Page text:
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Commissioners Urge Wolf to be Flexible on Metrics in Reopening Strategy

May 4, 2020

FOR IMMEDIATE RELEASE
Contact: Larry R. King, 215-348-6413, lrking@buckscounty.org

The Bucks County Commissioners today released a letter sent last week to Gov. Tom Wolf, urging flexibility in the reduced COVID-19 infection rate he will require before the county can reopen.

“(W)e are submitting this letter as one of appeal as we endeavor to decrease the specific reliance on the incidence rate of COVID-19, per capita, as a major contributing factor to reopening,” said the letter, dated April 29. It requests a dialogue on the subject with Wolf, Pennsylvania Health Secretary Dr. Rachel Levine or a member of Wolf’s staff as soon as possible.

No one has responded, Commissioners Chair Diane M. Ellis-Marseglia said this morning during a virtual town hall she conducted with fellow commissioners Bob Harvie and Gene DiGirolamo. All three signed the letter, along with county Chief Operating Officer Margaret McKevitt, Health Department Director Dr. David Damsker and Emergency Management Director Scott T. Forster.

Wolf has set out a three-tiered strategy for Pennsylvania regions and counties to reopen, in which they move from a shut-down “red” status to a partially open “yellow” stage and, ultimately, to an unfettered “green” status. He announced on Friday that 24 counties, mostly in low-population areas with relatively few COVID-19 cases, will be moving to “yellow” status this week.

Among the standards he seeks for such counties, Wolf has said, is a consistently decreasing number of new positive cases, with a countywide goal of averaging less than 50 cases per 100,000 persons over the course of 14 days.

For Bucks County, that would amount to 320 cases over a two-week span, or an average of 23 per day. The county has not had that few cases since March 26, when there were 18, and has exceeded 100 new cases per day on more than half of the days over the past three weeks.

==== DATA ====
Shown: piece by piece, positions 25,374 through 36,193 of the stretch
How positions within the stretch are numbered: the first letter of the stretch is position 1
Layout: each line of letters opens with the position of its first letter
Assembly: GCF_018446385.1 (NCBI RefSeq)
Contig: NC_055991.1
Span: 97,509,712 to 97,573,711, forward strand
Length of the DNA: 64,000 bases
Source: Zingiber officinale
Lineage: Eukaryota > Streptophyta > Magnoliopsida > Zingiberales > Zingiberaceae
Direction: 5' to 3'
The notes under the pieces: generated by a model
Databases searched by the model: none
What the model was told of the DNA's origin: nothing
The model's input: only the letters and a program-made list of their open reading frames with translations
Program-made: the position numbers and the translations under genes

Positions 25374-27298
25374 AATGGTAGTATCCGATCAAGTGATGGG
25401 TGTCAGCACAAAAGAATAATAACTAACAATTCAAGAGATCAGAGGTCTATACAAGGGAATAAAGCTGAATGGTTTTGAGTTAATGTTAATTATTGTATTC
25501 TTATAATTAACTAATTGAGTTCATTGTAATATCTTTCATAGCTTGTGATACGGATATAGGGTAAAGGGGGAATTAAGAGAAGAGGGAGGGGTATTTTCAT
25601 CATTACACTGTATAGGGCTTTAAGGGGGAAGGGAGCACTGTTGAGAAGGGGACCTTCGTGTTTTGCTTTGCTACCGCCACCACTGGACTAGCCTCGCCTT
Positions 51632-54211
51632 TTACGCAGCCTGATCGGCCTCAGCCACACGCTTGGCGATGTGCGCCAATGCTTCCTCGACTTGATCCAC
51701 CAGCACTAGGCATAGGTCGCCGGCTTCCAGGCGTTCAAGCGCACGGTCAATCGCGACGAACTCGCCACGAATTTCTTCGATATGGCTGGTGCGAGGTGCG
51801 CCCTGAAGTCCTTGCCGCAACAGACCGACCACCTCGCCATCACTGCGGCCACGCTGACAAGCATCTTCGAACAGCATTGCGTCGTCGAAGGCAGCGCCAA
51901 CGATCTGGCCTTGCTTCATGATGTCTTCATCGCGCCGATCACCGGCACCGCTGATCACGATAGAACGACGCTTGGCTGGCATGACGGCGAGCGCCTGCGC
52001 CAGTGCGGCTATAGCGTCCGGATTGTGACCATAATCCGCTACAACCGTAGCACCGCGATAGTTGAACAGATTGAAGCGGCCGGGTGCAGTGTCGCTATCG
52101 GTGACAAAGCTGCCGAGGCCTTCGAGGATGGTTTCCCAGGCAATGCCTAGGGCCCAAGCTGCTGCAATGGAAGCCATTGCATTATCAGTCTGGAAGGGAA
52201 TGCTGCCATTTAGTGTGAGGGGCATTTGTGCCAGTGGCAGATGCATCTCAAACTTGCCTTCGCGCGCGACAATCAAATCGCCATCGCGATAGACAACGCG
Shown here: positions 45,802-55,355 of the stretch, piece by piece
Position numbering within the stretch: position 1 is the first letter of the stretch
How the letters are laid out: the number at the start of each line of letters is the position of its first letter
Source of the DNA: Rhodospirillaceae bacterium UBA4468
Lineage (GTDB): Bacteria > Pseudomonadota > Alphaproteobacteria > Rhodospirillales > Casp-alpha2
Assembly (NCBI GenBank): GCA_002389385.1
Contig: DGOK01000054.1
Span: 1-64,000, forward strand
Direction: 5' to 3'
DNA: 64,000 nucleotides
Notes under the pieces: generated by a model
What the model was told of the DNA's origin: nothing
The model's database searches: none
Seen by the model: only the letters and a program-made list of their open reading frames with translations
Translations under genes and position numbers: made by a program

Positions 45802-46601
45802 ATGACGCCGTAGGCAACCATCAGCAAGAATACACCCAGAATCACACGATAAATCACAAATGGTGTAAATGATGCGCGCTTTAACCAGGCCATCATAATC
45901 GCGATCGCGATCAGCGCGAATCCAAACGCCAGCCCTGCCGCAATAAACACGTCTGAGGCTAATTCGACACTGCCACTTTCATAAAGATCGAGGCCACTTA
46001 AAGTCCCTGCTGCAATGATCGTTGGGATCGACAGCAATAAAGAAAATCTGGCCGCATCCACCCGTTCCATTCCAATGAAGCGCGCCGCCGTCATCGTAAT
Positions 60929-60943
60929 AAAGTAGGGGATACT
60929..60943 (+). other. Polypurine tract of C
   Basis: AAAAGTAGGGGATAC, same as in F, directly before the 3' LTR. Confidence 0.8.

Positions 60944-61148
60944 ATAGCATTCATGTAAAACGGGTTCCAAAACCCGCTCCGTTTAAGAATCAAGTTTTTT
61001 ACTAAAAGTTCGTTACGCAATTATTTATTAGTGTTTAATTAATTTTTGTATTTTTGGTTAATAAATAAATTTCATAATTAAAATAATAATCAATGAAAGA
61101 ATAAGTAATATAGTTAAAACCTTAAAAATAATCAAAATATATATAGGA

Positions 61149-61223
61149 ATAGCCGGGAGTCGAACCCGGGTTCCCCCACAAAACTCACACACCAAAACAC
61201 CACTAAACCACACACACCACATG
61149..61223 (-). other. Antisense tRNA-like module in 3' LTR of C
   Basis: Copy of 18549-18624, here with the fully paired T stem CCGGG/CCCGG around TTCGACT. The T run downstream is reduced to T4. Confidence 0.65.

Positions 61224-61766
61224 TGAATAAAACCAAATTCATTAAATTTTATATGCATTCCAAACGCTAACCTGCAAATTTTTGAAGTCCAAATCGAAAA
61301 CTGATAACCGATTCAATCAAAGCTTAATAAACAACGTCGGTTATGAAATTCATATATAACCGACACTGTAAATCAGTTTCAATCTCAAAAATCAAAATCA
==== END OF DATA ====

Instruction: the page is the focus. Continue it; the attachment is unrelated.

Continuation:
Strict adherence to the governor’s standard, the letter said, “will have a detrimental effect on our effort to maintain Bucks County’s infrastructure of business, tourism and community support. In our efforts to increase access to testing in the community and long-term care facilities, we will see an uptick in cases, possibly in those who are mildly symptomatic, asymptomatic, or untested who were sick in the recent past but continue to test positive. That could easily drive up the numbers well beyond the threshold without actually increasing community risk, and permanently keep Bucks County in the ‘red zone.’”

The letter noted that Bucks County, which has conducted aggressive contact tracing of new cases, has reduced community spread to no more than 10 percent of those cases in recent weeks, and urged Wolf  “to see and analyze the kinds of positives we are getting, more so than simply the numbers themselves.”

The full letter can be viewed here: https://tinyurl.com/y9y5lbqn

The Bucks County Health Department announced today the deaths of 20 more people who had tested positive for COVID-19. That equaled the total of 20 fatalities on April 29, which until today had been the county’s single-highest daily death report.